"So I think we're going to probably start up something very shortly between Russia and ourselves, maybe to start off," he continued. "And I think China will be added down the road. We'll be talking about nonproliferation. We'll be talking about a nuclear deal of some kind. And I think it will be a very comprehensive one."

Context: The New START Treaty between the United States and Russia cap the number of deployed nuclear warheads each country is allowed to have.

The treaty is up for extension in 2021, and Trump administration officials have hinted that adding China is a condition for them to renew the deal.

But nonproliferation advocates say putting China into the mix is a poison pill to kill the treaty. New START caps deployed nuclear warheads at 1,550, and China is only believed to have about 280.

Russia's version: Russia's statement on the call said the two presidents "affirmed their shared commitment to step up dialogue in various areas, including on issues of strategic stability," an apparent reference to the issue of a nuclear agreement.

Putin also told Trump about the results of his April meeting with North Korean leader Kim Jong UnKim Jong UnAs Buttigieg rises, Biden is still the target Harris accuses Trump of being 'punked' by North Korea Kamala Harris: 'Donald Trump got punked' by North Korea MORE, "stressing that Pyongyang's good-faith fulfilment of its commitments should be accompanied by reciprocal steps to ease the sanctions pressure on North Korea," according to the statement.

On Venezuela, according to the Russian account, Putin "underscored that only the Venezuelans themselves have the right to determine the future of their country, whereas outside interference in the country's internal affairs and attempts to change the government in Caracas by force undermine prospects for a political settlement of the crisis."


IRAN WAIVERS GRANTED: Weeks after announcing it wouldn't renew oil sanctions waivers, the administration is renewing some other key waivers for Iran sanctions.

Specifically, the administration is renewing three waivers that allow European allies, China and Russia to cooperate with Iran on civil nuclear programs.

Assistant Secretary of State Christopher Ford told Bloomberg the administration will renew the waivers for Iran's Fordow, Bushehr and Arak nuclear facilities for 90 days instead of the 180 days the original waivers were for.

Two other waivers, one that allowed Iran to ship surplus heavy water to Oman and another that allowed Russia to process Iranian uranium, will be revoked.

The State Department did not immediately respond to The Hill's request for comment.

About the facilities: Fordow, which was originally a secret underground uranium enrichment facility, is being converted into a nuclear physics and technology center under the terms of the deal.

Arak is the site of an unfinished heavy water reactor Iran was building before the deal. Iran destroyed the heart of the reactor as part of the deal, and now China and the United Kingdom are overseeing work on a replacement reactor for non-weapons grade plutonium.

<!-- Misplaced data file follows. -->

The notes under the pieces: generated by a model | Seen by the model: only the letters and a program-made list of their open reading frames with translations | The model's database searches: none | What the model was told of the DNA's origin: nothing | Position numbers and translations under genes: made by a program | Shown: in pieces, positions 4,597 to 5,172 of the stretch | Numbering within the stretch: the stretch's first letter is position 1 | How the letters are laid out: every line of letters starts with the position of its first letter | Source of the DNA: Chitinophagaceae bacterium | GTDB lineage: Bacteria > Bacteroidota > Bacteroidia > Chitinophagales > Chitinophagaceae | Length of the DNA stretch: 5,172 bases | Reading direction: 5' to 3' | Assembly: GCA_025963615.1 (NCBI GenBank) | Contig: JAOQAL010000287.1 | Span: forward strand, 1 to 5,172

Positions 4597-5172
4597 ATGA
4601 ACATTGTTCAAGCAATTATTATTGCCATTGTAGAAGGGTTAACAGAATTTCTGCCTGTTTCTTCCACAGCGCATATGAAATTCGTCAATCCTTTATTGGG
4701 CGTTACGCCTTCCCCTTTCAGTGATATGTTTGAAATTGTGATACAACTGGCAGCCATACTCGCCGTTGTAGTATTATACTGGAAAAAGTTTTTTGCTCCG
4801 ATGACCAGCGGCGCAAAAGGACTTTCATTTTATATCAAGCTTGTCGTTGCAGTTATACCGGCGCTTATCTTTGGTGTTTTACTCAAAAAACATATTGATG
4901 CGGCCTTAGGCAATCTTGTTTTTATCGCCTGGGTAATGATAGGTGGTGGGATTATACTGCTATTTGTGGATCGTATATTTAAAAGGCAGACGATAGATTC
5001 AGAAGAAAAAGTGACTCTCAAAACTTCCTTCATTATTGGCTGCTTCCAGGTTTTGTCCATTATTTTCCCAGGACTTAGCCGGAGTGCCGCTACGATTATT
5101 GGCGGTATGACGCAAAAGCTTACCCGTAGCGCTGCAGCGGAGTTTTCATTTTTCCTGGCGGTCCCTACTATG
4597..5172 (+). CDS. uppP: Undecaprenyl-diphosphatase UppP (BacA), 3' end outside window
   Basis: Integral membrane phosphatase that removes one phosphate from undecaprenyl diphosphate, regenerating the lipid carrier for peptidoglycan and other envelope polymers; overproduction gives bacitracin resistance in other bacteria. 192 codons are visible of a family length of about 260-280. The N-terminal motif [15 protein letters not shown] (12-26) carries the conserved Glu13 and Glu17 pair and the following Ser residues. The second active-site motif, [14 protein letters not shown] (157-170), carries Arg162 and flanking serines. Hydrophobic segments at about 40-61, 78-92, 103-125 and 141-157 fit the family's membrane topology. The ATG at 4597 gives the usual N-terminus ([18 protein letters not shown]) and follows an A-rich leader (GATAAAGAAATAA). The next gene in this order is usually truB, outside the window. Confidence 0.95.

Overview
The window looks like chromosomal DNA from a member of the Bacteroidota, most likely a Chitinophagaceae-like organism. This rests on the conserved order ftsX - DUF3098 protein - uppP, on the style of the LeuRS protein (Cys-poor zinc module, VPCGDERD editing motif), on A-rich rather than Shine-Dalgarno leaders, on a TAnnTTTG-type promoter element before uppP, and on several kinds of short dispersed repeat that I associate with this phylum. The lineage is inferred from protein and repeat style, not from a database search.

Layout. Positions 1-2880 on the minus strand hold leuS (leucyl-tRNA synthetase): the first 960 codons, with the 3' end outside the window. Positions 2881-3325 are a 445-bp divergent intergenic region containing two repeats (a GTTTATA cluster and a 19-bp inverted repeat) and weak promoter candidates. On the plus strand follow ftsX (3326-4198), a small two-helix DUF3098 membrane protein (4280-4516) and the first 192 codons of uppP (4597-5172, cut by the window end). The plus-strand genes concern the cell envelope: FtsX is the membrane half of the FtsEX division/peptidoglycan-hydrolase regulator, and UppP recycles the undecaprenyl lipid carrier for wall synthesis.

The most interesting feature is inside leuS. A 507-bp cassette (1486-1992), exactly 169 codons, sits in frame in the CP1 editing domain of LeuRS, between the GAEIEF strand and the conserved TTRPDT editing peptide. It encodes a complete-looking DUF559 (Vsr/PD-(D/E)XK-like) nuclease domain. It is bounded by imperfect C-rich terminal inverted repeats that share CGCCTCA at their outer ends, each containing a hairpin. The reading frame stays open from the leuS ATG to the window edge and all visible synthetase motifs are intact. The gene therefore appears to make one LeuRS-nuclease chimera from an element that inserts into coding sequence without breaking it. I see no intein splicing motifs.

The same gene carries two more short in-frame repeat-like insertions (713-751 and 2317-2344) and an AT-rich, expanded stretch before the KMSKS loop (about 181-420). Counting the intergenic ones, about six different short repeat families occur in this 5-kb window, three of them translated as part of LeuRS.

Bushehr is a civil nuclear reactor that is fueled by the Russians, who have been ensuring the spent fuel does not pose a proliferation risk.

The arguments: Iran hardliners inside and outside the administration have been pushing the State Department to end all the waivers, hoping to drive a stake through the heart of the nuclear deal.

Supporters of the nuclear deal, though, argued it was in U.S. national security interest to renew the waivers because they ensure Iran's nuclear work remains non-military by allowing an international eye into the facilities.

Renewing the waivers also avoids a rift with European allies, such as deal signatories France, Germany and the United Kingdom.


SHANA-NOM WATCH: Defense watchers have been on the edge of their seats since the inspector general cleared Shanahan last week waiting for Trump to nominate him for the permanent Defense secretary job.

Trump on Friday didn't say whether he would, but that "it'll be discussed next week."


IT BEGINS: The House Armed Services Committee announced Friday that it has filed the "by request" version of the annual defense policy bill, officially kicking off National Defense Authorization Act (NDAA) season.

Recall that the Senate Armed Services Committee is actually marking up its version first this year, beginning with subcommittee markups May 21.

House Armed Services markups begin with subcommittees on June 4.



Sen. Tammy DuckworthLadda (Tammy) Tammy DuckworthDuckworth celebrates Veterans Day with deported veterans in Mexico Senate Democrat introduces bill to protect military families from deportation Nuclear command nominee sidesteps questions on arms control treaties MORE will speak about her recent trip to Iraq 3:30 p.m. at the Center for Strategic and International Studies. https://bit.ly/2PJfcBf



-- The Hill: Pentagon departure expands vacancies in DOD

-- The Hill: Afghan attack pilot training program ends after airmen kept going AWOL in US

-- Miami Herald: Pro-Trump conservatives challenge possible U.S. military involvement in Venezuela

-- Associated Press: What's next for Venezuela after days of tumult?

-- Reuters: Turkey not distancing itself from NATO with Russian missiles deal: minister